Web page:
I don't know if these regulations are federal or state; but in many jurisdictions (maybe all, don't know) there are laws against turning off the power when it gets too cold. Here in Kansas at least, it's actually called the Cold Weather Rule. The company has to send personnel out to turn meters on. So no, the power company is not despicably punishing the poor. Even if it wanted to, it couldn't.

Smart meters offer a lot more than simply remote disconnect. A great deal of what they offer is related to their reporting abilities. Standard meters don't communicate at all. They simply spin dials which often are still read manually. Slightly more advanced meters can report to a truck that drives down the street, or across the grid itself to the utility company. But most of the installed meters out in the world are simply dumb circuits with a spinning dial on them.

A smart meter will allow you to view your usage by hour or quarter hour, depending on how many data points your utility company wants to keep. This will allow you to participate in programs that increase off-peak usage. It's better for you and for the utility both if we can flatten the graph on power generation through the day. With smart meters, the company can offer incentive programs that reward the off-peak usage, or programs that might let you participate in other ways. You might be able to install a thermostat that talks to your smart meter and adjust it remotely. Or you might get lower rates in return for letting the utility adjust your thermostat 2 degrees either way during peak times.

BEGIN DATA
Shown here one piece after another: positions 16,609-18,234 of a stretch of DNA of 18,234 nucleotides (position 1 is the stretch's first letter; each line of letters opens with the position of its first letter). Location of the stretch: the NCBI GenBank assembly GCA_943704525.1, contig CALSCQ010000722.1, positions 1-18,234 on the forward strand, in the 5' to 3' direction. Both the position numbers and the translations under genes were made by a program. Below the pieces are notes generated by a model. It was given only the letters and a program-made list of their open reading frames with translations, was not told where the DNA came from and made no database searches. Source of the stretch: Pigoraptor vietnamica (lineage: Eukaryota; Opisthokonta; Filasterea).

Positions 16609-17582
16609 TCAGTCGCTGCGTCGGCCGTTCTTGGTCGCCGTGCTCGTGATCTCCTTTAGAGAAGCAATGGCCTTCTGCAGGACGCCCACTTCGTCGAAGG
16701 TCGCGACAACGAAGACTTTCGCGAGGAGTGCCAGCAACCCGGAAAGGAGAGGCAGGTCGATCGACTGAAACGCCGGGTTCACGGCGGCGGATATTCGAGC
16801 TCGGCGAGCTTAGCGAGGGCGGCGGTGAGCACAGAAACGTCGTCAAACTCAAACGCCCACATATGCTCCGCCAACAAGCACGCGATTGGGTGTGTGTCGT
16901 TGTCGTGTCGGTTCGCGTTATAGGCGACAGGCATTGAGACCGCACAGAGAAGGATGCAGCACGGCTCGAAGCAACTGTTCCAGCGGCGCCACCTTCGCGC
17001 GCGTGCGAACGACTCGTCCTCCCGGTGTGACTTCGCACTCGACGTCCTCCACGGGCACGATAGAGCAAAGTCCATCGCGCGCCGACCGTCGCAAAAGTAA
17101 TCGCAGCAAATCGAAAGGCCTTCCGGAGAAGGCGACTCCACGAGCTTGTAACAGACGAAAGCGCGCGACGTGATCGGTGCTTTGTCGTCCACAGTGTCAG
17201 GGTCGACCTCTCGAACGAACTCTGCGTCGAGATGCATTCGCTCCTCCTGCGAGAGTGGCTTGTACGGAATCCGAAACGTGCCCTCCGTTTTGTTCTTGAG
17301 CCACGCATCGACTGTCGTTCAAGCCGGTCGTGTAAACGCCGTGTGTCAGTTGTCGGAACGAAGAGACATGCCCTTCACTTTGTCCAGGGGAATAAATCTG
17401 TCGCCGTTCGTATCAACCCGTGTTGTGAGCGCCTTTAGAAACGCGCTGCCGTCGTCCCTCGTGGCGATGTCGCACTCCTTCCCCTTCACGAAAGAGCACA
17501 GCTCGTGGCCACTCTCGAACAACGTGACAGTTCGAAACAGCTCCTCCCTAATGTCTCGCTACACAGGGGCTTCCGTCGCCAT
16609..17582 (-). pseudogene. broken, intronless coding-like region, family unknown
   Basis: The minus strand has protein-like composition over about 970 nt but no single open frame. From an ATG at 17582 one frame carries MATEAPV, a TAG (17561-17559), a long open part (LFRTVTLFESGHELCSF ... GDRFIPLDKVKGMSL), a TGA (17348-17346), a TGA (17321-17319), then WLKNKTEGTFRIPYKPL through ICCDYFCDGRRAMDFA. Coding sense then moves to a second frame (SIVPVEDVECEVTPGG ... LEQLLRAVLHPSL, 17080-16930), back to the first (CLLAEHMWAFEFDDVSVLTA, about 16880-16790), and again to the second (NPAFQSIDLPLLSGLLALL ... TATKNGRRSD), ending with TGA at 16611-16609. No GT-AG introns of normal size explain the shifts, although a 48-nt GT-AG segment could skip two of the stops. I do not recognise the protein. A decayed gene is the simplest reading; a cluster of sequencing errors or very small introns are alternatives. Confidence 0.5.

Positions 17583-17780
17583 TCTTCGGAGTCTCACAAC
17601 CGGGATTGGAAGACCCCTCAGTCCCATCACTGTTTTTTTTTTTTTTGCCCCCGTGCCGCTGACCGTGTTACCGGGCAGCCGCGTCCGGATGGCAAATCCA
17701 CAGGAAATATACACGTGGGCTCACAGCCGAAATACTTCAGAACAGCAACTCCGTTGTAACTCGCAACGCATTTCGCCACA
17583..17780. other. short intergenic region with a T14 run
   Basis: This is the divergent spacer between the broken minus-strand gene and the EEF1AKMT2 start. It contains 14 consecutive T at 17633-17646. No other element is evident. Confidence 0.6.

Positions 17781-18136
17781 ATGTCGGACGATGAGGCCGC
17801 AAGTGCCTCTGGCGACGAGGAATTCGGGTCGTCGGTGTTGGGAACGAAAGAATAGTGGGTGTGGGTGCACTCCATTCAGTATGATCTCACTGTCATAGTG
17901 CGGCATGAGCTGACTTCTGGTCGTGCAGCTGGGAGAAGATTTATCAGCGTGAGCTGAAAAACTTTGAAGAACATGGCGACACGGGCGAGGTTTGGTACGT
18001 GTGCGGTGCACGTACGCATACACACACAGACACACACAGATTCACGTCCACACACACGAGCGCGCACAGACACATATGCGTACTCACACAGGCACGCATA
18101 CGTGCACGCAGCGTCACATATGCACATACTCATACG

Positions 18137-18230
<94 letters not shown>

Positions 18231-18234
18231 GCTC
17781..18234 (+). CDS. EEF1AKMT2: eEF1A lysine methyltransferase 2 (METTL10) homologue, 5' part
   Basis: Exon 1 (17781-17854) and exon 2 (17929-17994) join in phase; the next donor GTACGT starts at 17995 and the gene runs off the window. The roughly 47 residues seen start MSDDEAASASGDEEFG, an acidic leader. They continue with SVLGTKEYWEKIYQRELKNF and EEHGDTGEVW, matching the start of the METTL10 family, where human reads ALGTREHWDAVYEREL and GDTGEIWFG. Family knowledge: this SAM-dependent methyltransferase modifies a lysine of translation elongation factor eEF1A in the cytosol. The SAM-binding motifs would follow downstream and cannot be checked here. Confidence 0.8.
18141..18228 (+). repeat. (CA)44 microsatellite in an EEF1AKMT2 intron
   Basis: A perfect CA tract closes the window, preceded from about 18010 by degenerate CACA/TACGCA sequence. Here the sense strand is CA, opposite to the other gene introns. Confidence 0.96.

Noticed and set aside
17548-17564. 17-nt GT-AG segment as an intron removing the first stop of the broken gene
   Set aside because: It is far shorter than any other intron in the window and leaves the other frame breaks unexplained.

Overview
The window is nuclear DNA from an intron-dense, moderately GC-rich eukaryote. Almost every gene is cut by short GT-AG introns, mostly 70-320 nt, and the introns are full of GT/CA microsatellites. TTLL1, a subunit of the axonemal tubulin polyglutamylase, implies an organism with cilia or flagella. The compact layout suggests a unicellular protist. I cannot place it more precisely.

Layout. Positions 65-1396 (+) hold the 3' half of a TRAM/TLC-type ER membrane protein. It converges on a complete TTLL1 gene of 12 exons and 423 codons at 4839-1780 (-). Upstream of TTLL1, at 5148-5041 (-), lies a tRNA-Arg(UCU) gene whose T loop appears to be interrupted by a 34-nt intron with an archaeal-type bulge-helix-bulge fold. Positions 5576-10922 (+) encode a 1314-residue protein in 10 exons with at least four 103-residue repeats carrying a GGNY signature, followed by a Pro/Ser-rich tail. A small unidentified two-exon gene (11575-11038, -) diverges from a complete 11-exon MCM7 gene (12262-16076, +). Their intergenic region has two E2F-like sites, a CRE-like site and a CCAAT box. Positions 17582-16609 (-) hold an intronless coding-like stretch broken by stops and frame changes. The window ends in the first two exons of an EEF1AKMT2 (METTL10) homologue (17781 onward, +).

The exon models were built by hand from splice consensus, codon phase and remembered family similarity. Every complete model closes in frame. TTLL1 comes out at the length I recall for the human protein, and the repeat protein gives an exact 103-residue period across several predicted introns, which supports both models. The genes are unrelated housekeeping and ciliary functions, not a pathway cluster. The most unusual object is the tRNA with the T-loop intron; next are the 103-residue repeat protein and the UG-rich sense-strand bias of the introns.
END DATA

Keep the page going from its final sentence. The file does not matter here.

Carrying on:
When a storm blows through, the smart meters can provide an accurate measure of impact because they're all "ping"able. This will reduce restoration time, especially for those who are on their utility company's "life support" list; people who rely on power for oxygenators, or need refrigeration for meds, etc.

The company can use the smart meters to help measure line loss and know better when to upgrade old distribution lines. It will be easier to detect theft, which really costs the rate-payer.

So no. It's not a big illuminati conspiracy to beat up on poor people. If anything, it displaces meter readers, who are good hard-working people just like you.

Comment Re:This seems hard to swallow (Score 1) 498

Would you have given over the root passwords for your network and servers in those circumstances?

Yes. I would. I wouldn't like it; but it's not my right to withhold them from the rightful owners. being insulted or mistreated does not make it right to do what Terry did. You can argue that the City was stupid, or even malicious; but they didn't do anything illegal.

It's their network. Not Terry's.

This case will cause grief for sysadmins for a long time to come because it completely validates the perspective of auditors who consider us to be the biggest risk to a company's data systems.

The short-sightedness around here is actually quite surprising to me.